Juniperhas announced its plan to purchase stealthy networking startup Contrail Systems for $176 million in stock and cash. The deal, which Juniper disclosed in an SEC filing, and tiny blog post, was struck last week and should close before the end of this year. Contrail gets $57.5 million in cash plus 5,819,148 shares of Juniper stock.
That’s a wonderful return for Contrail’s investors, which this summer put $10 million in the startup (Juniper was a strategic investor in that round). It’s also a smart move for Juniper coming just a few weeks after Cisco announced its own SDN-related purchase. Cisco spent $141 million a company called Cariden, which was more about network virtualization for service provider customers and delivering carrier apps on top of its platform.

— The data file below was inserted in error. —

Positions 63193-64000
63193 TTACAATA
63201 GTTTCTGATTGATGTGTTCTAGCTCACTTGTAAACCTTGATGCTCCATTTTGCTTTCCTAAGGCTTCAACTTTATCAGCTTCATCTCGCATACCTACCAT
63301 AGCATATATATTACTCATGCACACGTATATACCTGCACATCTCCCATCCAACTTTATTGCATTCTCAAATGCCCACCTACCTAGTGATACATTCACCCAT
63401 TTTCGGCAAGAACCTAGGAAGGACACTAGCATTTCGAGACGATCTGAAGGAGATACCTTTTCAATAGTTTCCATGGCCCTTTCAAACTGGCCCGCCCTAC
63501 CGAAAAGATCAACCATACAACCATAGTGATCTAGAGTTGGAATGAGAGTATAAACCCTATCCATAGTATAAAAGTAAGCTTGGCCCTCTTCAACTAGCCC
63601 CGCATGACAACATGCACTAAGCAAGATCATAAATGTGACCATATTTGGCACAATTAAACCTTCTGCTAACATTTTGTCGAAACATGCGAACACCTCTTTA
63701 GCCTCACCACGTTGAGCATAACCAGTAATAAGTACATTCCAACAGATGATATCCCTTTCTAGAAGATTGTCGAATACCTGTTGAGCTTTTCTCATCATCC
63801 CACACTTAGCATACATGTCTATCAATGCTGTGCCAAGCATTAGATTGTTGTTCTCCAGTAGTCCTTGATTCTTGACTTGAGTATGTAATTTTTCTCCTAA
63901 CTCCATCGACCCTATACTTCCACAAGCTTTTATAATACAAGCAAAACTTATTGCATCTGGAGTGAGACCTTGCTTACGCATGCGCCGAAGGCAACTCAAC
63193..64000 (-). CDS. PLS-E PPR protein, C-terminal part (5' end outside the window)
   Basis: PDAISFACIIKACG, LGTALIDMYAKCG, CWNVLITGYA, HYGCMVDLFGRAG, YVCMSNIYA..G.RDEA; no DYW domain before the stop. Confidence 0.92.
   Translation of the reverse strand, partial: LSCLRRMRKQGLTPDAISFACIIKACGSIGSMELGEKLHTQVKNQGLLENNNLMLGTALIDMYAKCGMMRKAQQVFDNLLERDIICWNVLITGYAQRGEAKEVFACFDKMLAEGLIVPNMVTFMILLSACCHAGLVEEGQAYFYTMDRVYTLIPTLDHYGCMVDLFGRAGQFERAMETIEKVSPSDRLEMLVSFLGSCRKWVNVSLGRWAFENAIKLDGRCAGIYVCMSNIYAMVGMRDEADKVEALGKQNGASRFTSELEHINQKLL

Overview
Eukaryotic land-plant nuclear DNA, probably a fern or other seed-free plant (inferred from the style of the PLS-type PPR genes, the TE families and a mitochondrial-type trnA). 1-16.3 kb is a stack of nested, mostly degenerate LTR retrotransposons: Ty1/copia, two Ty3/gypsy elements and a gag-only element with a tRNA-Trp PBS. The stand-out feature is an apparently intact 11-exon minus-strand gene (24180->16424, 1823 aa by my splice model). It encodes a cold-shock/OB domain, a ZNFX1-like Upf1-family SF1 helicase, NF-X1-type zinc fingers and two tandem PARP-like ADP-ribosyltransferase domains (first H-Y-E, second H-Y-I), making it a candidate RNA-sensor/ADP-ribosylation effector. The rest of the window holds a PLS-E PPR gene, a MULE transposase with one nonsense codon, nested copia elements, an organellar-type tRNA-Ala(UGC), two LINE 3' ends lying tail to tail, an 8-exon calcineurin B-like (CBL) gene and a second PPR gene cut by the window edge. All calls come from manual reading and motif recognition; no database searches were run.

Contrail is more of an enterprise software-defined networking play. The company has a few test customers and aims to make network virtualization as well as network-aware applications easier for enterprises to stomach. The company is pitching a distributed networking operating system as well as an orchestration layer that supports a variety of common protocols like XMPP and BGP. This means it will run on top of existing Cisco and Juniper gear already deployed in the enterprise.
Juniper has done a lot of work building out software that addresses the changing traffic patterns in the data center and with this deal gets a team that came from Aruba and Google that is well aware of the challenges that enterprise customers who want the advantages of SDN deployments without hiring a team of specialized network engineers and replacing all their gear. As the players jockeying for space in the software defined networking sector solidify their offerings (Contrail’s was supposed to come out in 2013) it’s clear that big vendors such as Cisco, WMware and Juniper who want to make sure the market goes their way, are getting aggressive when it comes to claiming their turf.